Drivers making a car insurance claim are regularly being offered less than their vehicle’s market value, the City watchdog has warned, as it clamps down on poor practice in the sector.
The Financial Conduct Authority said it had seen evidence providers had only raised their offers to a fair market price after receiving a complaint from the driver.
It said rising prices had likely put pressure on insurers to control costs by making offers lower than the customer is entitled to under the policy. But the regulator branded this tactic unfair, warning that it was "likely to disproportionately affect consumers in vulnerable circumstances”.
Vehicle finance expert Graham Hill said providers were trying to avoid large payouts to keep customer premiums low. “Insurance companies are no different to any other business, namely they have one eye on their bottom line and the other on customer retention. But with the emergence of comparison sites, the focus tends to be more on their bottom line,” he said.
Mr Hill urged drivers to check sites such as Auto Trader to verify a car’s average retail value. He added: “Always believe that the insurance company is trying to pull the wool over your eyes and never ever accept the first offer of settlement.”
Drivers who believe their insurers have undervalued their car can complain directly to their provider. Those whose complaints remained unresolved can refer their case to the Financial Ombudsman Service.
Many motorists have already made successful claims against their insurer. In July, the ombudsman ruled one insurer had undervalued a driver’s car by more than £20,000. The insurer had initially valued the driver’s car at £14,800, which was later bumped up to £37,500 after the ombudsman ruled the insurer had not taken into account the model’s rarity.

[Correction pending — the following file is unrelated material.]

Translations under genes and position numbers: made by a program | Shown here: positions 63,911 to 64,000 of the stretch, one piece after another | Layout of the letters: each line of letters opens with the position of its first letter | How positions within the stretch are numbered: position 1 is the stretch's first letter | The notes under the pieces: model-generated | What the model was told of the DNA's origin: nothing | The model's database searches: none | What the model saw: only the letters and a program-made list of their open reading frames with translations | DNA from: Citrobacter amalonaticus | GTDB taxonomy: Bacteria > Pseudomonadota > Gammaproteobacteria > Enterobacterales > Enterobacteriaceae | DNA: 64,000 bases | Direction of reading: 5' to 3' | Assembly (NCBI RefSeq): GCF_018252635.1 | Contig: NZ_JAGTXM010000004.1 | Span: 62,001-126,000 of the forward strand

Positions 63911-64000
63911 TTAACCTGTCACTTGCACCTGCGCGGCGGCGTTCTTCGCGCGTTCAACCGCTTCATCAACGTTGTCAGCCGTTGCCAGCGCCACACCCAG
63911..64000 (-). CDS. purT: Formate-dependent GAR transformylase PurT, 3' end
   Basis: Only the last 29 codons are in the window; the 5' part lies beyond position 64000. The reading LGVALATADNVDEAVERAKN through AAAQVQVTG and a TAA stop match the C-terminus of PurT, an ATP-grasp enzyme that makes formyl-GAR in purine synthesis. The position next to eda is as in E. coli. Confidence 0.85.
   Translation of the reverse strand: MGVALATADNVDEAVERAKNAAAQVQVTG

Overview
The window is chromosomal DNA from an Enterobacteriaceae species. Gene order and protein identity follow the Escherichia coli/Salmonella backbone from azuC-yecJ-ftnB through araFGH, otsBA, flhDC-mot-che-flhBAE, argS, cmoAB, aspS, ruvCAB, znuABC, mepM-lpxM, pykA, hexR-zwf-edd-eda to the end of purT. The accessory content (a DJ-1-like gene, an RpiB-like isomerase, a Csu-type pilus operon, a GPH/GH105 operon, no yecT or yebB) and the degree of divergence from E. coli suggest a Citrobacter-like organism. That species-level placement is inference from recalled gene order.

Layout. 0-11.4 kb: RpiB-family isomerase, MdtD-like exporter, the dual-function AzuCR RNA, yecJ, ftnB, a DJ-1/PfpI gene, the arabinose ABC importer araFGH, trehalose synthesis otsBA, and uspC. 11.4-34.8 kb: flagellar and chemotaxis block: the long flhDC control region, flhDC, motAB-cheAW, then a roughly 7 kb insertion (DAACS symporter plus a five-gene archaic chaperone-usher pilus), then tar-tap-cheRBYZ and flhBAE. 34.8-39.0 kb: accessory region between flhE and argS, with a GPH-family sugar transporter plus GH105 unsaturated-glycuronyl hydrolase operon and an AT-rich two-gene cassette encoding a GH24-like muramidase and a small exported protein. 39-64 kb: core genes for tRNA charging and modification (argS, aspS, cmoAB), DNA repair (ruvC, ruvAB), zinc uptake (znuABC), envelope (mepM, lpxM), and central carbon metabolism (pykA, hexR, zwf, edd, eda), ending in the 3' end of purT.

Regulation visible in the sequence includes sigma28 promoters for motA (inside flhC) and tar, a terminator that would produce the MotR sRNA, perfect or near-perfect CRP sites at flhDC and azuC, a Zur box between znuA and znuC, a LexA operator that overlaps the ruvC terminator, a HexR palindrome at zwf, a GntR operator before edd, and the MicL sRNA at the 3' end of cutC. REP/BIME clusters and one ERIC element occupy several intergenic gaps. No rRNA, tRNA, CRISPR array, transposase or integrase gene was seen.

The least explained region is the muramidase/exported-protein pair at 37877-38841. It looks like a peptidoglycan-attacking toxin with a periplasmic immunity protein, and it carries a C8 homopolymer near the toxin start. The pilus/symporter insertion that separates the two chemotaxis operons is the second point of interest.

In another case it ordered an insurer to increase its valuation of a written-off car from £31,250 to £32,864 after a driver complained it had been undervalued following an accident in January.
Jenny Ross, of consumer champion Which?, said insurers should be “appropriately punished” for such practices. She said: "Insurance customers shouldn't have to complain just to get a fair deal from their insurer – especially at a time when the cost of living crisis is squeezing millions of household budgets."
Sheldon Mills, of the FCA, said it would be “watching the behaviour of firms closely and will act quickly to prevent harm to consumers”.
He added: “Insurance firms should offer settlements at the fair market value. This is especially important now as people struggling with the cost of living will be hit in the pocket at precisely the time they can ill afford it.”
The Association of British Insurers trade body said: “At a time when household budgets are increasingly under pressure, insurers are doing all they can to support customers. Our members have processes in place to determine a fair market value for a written-off car but we agree it’s important that policyholders trust the offer they receive.
"We’ll discuss this with our members to understand how processes are kept under review, including the information provided to customers to understand the different settlement options available to them, particularly given fluctuations in second-hand car prices.”